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Publication numberUS4142535 A
Publication typeGrant
Application numberUS 05/849,429
Publication dateMar 6, 1979
Filing dateNov 7, 1977
Priority dateMay 4, 1976
Publication number05849429, 849429, US 4142535 A, US 4142535A, US-A-4142535, US4142535 A, US4142535A
InventorsPaul R. Perkins, Christopher R. Bale
Original AssigneeImperial Group Limited
Export CitationBiBTeX, EndNote, RefMan
External Links: USPTO, USPTO Assignment, Espacenet
Smoking product
US 4142535 A
Abstract
A smoking product comprising tobacco including as a film-forming or binding agent a pectin having a degree of methylation between 30% and 75% and an inherent viscosity between 2 and 6.5 deciliters per gram.
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Claims(7)
What we claim is:
1. A smoking product in sheet form comprising 5-60% by weight tobacco and 40 to 95% by weight non-tobacco additives, including as a film-forming or binding agent a pectin having a degree of methylation between 30% and 75% and an inherent viscosity between 2 and 6.5 deciliters per gram, whereby the sheet has a substantially greater relative filling power as a measure of firmness when in a cigarette, than the relative filling power of cured Virginia tobacco, said relative filling power, RFP, being defined as: ##EQU1##
2. A smoking product as claimed in claim 1 wherein the pectin is a slow set citrus pectin having a degree of methylation between 55% and 70% and an inherent viscosity between 3 and 6 deciliters per gram.
3. A smoking product as claimed in claim 1 wherein the additives include a nicotine additive and a water-insoluble inorganic filler, the combination of the pectin and the filler being such that the pH of an aqueous extract of the smoking product is less than 6.5, thereby ensuring stability of nicotine in the smoking product.
4. A smoking product as claimed in claim 3 wherein the filler is a complex silicate.
5. A smoking product as claimed in claim 3 wherein the nicotine additive is nicotine or a nicotine salt.
6. A smoking product as claimed in claim 5 wherein the nicotine salt is nicotine pectinate.
7. A smoking product as claimed in claim 1 wherein the proportions of tobacco and additives by weight lie between 10-20% and 80-90% respectively.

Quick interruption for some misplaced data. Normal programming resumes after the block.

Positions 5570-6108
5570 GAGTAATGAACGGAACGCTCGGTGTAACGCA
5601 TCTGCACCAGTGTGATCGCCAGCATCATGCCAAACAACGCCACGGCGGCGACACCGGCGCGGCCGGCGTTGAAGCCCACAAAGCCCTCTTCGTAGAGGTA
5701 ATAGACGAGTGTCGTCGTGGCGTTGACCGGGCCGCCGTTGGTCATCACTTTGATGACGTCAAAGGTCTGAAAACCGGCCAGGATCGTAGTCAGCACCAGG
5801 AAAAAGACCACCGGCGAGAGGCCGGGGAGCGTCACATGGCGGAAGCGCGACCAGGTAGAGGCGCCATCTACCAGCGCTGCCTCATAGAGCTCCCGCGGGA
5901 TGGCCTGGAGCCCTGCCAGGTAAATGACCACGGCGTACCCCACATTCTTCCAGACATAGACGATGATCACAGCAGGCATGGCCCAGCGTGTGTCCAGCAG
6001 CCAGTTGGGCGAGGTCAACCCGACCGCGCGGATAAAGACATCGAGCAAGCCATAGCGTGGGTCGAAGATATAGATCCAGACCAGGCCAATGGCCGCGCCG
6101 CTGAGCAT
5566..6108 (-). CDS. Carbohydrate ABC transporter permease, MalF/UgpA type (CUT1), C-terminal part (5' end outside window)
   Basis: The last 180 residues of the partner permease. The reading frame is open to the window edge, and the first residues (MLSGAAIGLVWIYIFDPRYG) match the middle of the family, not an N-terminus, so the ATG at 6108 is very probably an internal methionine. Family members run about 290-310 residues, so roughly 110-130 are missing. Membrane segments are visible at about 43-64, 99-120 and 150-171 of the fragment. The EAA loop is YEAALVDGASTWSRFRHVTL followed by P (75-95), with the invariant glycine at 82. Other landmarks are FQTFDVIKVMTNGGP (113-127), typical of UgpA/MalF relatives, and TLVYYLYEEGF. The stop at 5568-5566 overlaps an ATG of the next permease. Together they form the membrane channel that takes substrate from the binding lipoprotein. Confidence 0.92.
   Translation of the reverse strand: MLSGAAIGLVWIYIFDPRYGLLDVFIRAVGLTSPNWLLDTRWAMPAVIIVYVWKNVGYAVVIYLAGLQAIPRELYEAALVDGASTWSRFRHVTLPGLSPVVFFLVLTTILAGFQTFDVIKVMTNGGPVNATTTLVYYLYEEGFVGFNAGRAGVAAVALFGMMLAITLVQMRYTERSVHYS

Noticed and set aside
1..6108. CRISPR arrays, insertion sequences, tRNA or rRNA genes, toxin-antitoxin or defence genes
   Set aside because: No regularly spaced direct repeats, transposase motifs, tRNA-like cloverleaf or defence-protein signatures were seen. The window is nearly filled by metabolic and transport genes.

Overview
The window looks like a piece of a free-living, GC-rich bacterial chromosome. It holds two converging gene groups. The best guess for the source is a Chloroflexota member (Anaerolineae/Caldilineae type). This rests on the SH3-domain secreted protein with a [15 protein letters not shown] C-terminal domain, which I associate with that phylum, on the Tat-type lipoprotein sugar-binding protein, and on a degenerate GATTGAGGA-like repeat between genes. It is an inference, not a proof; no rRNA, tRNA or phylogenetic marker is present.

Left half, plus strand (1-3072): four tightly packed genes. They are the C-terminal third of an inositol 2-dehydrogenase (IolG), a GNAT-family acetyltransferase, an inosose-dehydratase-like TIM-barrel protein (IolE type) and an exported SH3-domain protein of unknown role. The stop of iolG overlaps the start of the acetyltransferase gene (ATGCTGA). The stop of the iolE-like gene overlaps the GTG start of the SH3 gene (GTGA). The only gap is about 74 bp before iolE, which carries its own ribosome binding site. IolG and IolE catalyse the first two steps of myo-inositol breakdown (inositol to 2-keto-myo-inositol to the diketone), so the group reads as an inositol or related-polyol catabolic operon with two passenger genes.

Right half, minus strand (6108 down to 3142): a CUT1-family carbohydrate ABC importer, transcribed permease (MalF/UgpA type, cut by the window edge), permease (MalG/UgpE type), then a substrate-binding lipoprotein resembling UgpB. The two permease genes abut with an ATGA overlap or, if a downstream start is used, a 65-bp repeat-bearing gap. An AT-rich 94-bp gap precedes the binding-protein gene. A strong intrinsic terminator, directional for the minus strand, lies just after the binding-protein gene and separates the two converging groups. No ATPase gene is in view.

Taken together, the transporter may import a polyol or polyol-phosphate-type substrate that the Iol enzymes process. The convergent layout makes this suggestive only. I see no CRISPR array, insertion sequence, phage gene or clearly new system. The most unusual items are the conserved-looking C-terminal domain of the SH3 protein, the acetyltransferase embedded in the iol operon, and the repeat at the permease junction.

Description

This is a continuation, of application Ser. No. 682,954 filed 5/4/76 now abandoned.

This invention concerns a smoking product, e.g. a cigarette, hand rolling tobacco, pipe tobacco, cigar or cigarillo containing tobacco and non-tobacco substances.

It is an object of the present invention to provide a smoking product having a higher filling value than a tobacco smoking product, such as flue-cured Virginia tobacco blends, containing no additive.

It is a further object of the invention to provide a smoking product containing tobacco and non-tobacco additives which contains nicotine in a stable form at a level similar to that in conventional tobacco blends.

Small particle size and high sand content tobacco offals have hitherto proved difficult to reconstitute into sheet having acceptable physical properties. It is yet a further object of the invention to overcome this difficulty.

Tobacco, in the context of the invention, includes a tobacco lamina, midrib, main stalk or tobacco offals, and tobacco extracts.

Hitherto, increased filling power of tobacco has only been satisfactorily achieved by physical/mechanical methods. It will be shown herein that an increased filling power over that of conventional flue-cured Virginia tobacco blends may be achieved by means of a suitable composition of matter containing tobacco and other substances in specified quantities, without recourse to physical or mechanical methods.

According to the present invention there is provided a smoking product comprising tobacco and non-tobacco additives, the additives including as a film-forming or binding agent a pectin having a degree of methylation between 30% and 75% and an inherent viscosity between 2 and 6.5 deciliters per gram, the proportions of tobacco and additives by weight being 5-60% and 40-95% respectively.

"Inherent viscosity" is defined by the equation,

Vi = 1/c  ln (Vp /Vs)

where

Vi is inherent viscosity

Vp is the viscosity of the pectin

Vs is the viscosity of the solvent (usually water)

And

C is the concentration of pectin in solvent -- usually 0.1% w/w.

Inherent viscosity is a measure of the molecular weight of a pectin.

The pectin is preferably a slow set citrus pectin having a degree of methylation between 55% and 70% and an inherent viscosity between 3 and 6 deciliters per gram.